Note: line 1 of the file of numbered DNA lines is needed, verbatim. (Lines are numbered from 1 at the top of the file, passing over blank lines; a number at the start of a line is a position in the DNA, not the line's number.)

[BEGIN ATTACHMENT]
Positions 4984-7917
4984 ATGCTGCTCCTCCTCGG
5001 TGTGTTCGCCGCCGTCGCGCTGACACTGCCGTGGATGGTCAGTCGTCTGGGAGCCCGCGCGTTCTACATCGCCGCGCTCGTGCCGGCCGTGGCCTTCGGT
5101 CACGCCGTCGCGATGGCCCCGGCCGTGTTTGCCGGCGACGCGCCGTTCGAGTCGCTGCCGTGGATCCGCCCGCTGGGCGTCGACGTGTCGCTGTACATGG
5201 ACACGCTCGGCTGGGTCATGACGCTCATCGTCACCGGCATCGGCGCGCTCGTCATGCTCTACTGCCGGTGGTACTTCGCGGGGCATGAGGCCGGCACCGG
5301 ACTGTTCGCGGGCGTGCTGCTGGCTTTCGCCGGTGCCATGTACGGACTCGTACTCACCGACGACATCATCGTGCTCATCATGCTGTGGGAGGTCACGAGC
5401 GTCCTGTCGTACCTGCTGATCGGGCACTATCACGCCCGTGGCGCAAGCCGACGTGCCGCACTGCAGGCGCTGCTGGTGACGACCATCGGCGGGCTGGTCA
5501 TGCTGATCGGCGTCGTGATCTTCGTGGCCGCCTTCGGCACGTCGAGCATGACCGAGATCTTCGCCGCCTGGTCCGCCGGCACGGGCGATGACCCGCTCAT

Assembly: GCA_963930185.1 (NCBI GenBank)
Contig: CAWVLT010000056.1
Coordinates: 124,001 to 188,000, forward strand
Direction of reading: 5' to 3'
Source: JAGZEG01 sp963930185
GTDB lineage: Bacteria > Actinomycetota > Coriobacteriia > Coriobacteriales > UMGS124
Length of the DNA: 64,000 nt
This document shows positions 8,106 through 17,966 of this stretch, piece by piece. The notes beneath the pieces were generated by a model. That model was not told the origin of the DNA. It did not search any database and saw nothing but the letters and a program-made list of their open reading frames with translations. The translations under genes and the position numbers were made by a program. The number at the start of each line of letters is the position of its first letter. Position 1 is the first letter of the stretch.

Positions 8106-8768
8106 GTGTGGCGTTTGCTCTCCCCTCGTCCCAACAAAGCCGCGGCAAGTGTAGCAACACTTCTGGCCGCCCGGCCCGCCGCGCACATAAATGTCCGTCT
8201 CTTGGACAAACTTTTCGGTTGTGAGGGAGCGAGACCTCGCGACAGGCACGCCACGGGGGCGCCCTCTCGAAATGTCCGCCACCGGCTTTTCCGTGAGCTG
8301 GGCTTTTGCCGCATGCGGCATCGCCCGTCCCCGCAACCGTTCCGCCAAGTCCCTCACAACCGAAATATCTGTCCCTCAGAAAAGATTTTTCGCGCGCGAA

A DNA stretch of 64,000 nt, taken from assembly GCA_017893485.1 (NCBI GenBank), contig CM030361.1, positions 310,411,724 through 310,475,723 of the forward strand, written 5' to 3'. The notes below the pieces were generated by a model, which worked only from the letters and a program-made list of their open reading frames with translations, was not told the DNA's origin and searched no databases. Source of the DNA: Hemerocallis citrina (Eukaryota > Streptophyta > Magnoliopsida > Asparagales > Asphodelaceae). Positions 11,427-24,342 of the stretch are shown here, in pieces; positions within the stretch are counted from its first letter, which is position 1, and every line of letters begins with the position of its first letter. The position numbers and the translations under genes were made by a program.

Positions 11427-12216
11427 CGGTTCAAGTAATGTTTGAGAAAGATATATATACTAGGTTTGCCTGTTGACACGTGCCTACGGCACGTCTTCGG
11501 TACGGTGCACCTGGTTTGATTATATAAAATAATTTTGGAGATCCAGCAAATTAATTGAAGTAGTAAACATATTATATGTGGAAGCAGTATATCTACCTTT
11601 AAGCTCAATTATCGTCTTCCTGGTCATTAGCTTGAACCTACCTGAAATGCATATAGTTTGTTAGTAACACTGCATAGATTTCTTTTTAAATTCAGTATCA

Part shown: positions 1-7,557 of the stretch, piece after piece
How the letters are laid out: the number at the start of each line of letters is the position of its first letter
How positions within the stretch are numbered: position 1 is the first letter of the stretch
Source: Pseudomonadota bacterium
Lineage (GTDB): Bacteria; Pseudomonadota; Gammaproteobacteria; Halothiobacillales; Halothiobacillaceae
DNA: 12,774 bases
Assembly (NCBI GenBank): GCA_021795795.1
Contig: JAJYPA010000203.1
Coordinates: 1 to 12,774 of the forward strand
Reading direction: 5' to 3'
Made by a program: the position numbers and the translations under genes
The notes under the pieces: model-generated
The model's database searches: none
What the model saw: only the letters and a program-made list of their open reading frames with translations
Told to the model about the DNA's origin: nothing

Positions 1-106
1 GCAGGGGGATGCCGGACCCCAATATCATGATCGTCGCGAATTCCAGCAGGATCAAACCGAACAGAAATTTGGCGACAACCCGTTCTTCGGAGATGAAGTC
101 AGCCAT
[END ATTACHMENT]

Positions 4984-7917